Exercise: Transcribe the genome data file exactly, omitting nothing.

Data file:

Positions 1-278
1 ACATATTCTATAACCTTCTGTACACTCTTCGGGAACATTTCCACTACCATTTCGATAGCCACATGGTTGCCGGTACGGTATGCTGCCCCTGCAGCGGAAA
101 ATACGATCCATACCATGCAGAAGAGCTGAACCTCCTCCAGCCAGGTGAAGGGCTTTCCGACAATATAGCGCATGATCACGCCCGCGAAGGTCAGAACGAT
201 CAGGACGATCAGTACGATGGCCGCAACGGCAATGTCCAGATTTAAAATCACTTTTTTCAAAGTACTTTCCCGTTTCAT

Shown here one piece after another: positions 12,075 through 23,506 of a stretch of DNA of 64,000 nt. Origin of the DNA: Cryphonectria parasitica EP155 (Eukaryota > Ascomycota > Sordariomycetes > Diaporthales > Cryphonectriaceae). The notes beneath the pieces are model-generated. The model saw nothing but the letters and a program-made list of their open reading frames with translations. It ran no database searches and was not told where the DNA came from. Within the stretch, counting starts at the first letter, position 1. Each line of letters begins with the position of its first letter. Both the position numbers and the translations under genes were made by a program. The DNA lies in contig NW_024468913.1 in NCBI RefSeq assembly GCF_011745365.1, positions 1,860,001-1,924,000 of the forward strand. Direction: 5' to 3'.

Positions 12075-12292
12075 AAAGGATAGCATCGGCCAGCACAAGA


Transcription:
Positions 1-278
1 ACATATTCTATAACCTTCTGTACACTCTTCGGGAACATTTCCACTACCATTTCGATAGCCACATGGTTGCCGGTACGGTATGCTGCCCCTGCAGCGGAAA
101 ATACGATCCATACCATGCAGAAGAGCTGAACCTCCTCCAGCCAGGTGAAGGGCTTTCCGACAATATAGCGCATGATCACGCCCGCGAAGGTCAGAACGAT
201 CAGGACGATCAGTACGATGGCCGCAACGGCAATGTCCAGATTTAAAATCACTTTTTTCAAAGTACTTTCCCGTTTCAT

Shown here one piece after another: positions 12,075 through 23,506 of a stretch of DNA of 64,000 nt. Origin of the DNA: Cryphonectria parasitica EP155 (Eukaryota > Ascomycota > Sordariomycetes > Diaporthales > Cryphonectriaceae). The notes beneath the pieces are model-generated. The model saw nothing but the letters and a program-made list of their open reading frames with translations. It ran no database searches and was not told where the DNA came from. Within the stretch, counting starts at the first letter, position 1. Each line of letters begins with the position of its first letter. Both the position numbers and the translations under genes were made by a program. The DNA lies in contig NW_024468913.1 in NCBI RefSeq assembly GCF_011745365.1, positions 1,860,001-1,924,000 of the forward strand. Direction: 5' to 3'.

Positions 12075-12292
12075 AAAGGATAGCATCGGCCAGCACAAGA